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New research on Last Mile

The development of so-called last mile transports has exploded during the pandemic, which we at Tempcon noticed in several of our subsidiaries. Through collaboration and a fast-paced organization, we have been able to quickly supplement with resources to manage demand. But how will Last Mile transports develop in the future? This week, the feasibility study Energieffektiv sistamilen distribution av dagligvaror genom nya samverkansmodeller was presented, which is a joint project between Chalmers Industriteknik and VTI on behalf of the Swedish Transport Administration.

The purpose of the project is to generate new knowledge for the development of logistics solutions that enable energy-efficient last-mile transports in different contexts. In addition, they want to evaluate the effect of these in terms of goal conflicts and effect goals such as transport efficiency, the use of fossil-free fuels and reduced mileage. In order to get an idea of ​​the current situation, trends and thoughts about the future, a questionnaire study was conducted with 3000 respondents and in-depth interviews with a number of actors within the groups of goods owners, box suppliers and transporters.

The survey study clearly shows what makes people start e-shopping or increase their e-commerce – free shipping and lower prices. Free shipping has in many contexts become synonymous with e-commerce, which is a paradox as it can generally be said that last mile transport accounts for about 50 % of the total transport cost. At the same time, the study indicates that last mile transport, regardless of whether it is click and collect, box solution or home delivery, reduces car travel and that e-commerce has today become a basic channel for many households to supply groceries.

Although Last Mile transport is currently very much associated with the big cities, intensive work is being done in many places to find more and different solutions for the whole country. In the big cities, you also have to deal with what is called the Density Paradox. That is, a high population density enables transport efficiency at the same time as it is hampered by increased population density which leads to increased property prices and congestion. This makes it expensive to have terminals close to where the customers are and that the lower passability that results from the congestion makes it difficult to take full advantage of the potential economies of scale.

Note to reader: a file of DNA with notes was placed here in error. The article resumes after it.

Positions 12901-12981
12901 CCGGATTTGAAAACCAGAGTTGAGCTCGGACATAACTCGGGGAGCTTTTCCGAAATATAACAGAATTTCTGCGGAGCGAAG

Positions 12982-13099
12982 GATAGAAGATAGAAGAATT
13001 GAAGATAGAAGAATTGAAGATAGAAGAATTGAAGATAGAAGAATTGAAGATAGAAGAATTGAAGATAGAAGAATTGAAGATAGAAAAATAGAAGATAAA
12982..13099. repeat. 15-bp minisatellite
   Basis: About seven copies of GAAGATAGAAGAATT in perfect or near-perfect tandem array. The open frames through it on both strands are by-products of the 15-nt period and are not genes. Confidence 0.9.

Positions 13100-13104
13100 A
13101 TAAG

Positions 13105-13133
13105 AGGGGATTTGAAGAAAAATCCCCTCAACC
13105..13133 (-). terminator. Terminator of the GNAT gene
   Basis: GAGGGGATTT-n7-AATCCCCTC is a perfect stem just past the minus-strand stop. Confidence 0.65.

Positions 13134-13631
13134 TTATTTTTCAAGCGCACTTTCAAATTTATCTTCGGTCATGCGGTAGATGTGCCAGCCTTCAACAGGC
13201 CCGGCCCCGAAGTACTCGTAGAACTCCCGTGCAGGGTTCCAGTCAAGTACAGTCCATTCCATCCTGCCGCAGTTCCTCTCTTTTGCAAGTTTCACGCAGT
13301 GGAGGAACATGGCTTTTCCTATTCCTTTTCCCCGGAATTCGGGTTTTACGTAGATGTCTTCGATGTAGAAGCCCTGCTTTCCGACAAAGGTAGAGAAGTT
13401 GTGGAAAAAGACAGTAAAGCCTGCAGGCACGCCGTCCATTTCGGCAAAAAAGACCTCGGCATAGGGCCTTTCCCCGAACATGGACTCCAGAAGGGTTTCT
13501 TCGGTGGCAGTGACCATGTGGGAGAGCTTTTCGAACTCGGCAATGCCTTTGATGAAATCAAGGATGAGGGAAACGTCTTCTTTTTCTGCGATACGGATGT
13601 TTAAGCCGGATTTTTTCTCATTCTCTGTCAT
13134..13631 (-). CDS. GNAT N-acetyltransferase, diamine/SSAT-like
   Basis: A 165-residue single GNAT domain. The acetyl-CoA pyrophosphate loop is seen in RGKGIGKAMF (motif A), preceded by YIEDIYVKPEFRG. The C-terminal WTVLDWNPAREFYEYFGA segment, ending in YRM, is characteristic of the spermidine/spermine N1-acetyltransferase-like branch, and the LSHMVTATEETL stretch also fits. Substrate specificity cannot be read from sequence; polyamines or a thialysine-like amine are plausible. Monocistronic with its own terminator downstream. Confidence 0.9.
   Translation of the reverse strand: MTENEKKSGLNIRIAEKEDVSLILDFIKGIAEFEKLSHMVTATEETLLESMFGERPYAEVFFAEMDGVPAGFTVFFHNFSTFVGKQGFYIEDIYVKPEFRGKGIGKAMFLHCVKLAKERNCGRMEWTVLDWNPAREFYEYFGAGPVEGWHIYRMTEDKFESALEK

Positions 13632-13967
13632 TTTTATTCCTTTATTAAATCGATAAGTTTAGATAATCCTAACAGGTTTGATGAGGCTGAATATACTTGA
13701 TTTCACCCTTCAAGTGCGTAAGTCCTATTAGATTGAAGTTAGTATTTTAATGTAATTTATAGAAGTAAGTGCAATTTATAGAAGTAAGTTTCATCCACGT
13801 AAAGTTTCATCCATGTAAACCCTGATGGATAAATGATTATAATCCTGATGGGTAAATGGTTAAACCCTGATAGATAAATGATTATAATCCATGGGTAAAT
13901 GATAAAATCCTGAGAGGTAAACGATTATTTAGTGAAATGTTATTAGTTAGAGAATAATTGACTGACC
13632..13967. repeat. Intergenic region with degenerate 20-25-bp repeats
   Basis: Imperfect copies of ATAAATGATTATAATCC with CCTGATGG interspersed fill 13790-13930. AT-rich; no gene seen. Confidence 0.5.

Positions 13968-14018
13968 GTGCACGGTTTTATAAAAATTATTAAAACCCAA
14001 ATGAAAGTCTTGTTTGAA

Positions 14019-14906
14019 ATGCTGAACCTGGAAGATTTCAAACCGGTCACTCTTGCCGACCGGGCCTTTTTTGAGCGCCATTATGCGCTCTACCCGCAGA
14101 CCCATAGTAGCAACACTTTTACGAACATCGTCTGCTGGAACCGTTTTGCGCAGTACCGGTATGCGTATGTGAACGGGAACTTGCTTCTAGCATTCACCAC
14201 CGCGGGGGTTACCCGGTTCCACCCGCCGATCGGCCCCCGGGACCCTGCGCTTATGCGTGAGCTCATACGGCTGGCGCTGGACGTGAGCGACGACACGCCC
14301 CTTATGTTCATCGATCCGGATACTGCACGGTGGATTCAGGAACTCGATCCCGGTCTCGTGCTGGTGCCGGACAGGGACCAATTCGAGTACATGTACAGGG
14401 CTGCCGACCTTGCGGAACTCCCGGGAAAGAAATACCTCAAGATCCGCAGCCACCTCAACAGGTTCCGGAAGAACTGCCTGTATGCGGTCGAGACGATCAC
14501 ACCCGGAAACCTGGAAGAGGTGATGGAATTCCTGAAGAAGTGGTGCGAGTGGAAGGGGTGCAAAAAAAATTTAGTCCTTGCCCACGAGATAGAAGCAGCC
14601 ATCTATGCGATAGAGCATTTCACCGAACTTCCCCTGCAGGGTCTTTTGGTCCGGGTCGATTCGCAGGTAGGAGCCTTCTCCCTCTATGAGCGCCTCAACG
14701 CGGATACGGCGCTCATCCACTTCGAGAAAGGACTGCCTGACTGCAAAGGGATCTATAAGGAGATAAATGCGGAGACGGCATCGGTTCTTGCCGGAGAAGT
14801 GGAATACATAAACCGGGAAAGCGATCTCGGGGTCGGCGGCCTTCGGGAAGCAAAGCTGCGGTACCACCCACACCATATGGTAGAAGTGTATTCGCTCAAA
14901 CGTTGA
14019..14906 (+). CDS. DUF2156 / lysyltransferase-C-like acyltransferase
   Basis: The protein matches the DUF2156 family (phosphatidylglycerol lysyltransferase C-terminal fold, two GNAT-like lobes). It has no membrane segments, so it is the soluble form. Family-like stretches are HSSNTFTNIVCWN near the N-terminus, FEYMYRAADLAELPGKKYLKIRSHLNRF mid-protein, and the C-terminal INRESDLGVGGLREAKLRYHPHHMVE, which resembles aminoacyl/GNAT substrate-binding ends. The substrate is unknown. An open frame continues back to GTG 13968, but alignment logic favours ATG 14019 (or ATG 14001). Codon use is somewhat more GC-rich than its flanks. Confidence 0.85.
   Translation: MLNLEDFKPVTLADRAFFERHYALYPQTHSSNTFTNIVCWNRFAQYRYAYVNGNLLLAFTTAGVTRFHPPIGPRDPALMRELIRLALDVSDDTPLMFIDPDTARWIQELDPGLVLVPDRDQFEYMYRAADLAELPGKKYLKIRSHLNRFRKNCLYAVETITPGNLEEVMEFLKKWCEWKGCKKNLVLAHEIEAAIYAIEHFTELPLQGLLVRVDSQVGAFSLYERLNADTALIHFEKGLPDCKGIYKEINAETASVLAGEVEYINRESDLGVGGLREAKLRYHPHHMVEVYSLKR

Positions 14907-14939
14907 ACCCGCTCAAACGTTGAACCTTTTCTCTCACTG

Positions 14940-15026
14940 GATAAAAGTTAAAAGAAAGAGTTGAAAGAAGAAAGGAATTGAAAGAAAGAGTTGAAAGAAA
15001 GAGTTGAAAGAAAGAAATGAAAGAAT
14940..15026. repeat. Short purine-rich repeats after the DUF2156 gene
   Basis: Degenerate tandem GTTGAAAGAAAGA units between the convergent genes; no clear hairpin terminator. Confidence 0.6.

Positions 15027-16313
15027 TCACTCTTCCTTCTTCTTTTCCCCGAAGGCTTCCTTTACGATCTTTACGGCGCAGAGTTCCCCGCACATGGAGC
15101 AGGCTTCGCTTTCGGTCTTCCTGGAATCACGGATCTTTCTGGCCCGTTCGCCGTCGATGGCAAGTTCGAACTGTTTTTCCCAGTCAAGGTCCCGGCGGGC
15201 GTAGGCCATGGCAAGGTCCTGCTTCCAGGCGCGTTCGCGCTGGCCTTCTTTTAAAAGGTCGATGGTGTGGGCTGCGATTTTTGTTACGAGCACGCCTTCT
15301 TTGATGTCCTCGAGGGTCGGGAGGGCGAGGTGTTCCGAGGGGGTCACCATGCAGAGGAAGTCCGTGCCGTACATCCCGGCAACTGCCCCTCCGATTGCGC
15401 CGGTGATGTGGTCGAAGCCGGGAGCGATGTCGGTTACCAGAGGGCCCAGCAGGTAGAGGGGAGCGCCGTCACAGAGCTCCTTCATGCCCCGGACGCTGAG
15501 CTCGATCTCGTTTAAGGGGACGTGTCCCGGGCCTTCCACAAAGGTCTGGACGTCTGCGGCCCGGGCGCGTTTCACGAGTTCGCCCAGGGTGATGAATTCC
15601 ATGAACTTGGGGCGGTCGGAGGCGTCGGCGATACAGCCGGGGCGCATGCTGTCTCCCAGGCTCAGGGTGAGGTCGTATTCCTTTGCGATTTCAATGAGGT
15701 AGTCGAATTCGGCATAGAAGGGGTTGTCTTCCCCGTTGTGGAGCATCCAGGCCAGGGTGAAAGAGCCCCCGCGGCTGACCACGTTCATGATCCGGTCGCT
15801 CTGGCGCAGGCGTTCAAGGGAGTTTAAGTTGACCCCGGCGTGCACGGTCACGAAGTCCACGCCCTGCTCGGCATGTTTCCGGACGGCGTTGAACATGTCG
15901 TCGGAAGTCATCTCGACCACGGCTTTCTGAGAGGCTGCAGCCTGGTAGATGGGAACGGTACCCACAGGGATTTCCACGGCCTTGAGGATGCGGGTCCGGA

Other important issues that are addressed are, of course, which energy sources can be used in the vehicles of the future, delivery points, standardized and circular packaging solutions, autonomous transport solutions, an unbroken cold chain and collaborative solutions. Collaborative solutions are seen by many as a major challenge, but also important in order to further reduce the common climate footprint from the transport sector.

A problem with electrified smaller vehicles for this type of transport, where the goods must be tempered, is that currently extra batteries are required, which means that the total weight of 3,5 tonnes to drive the vehicle on a B driving license becomes a problem. The Government has therefore appointed an inquiry to review the possibilities of being allowed to drive vehicles with a total weight of up to 4250 kg on a B driving license, provided that the vehicle has zero emissions. Infrastructure Minister Tomas Eneroth says; When vehicles weighing up to 3,5 tonnes are electrified, a battery weighing approximately 750 kilos is added, which means that a different type of driving license is required to drive that type of transport. Therefore, we commission the Swedish Transport Agency to investigate whether it would still be possible to drive the vehicle with a B driving license, even if it weighs 4250 kilos. We do not want the electrification to be delayed due to the rules for driving licenses. The assignment must be reported to the Government Offices no later than 15 November 2021.

For the researchers at Chalmers Industriteknik and VTI, it now remains to analyze and compile their material to deliver a report to the Swedish Transport Administration at the end of October. After that, plans are made for continued and in-depth projects in the future.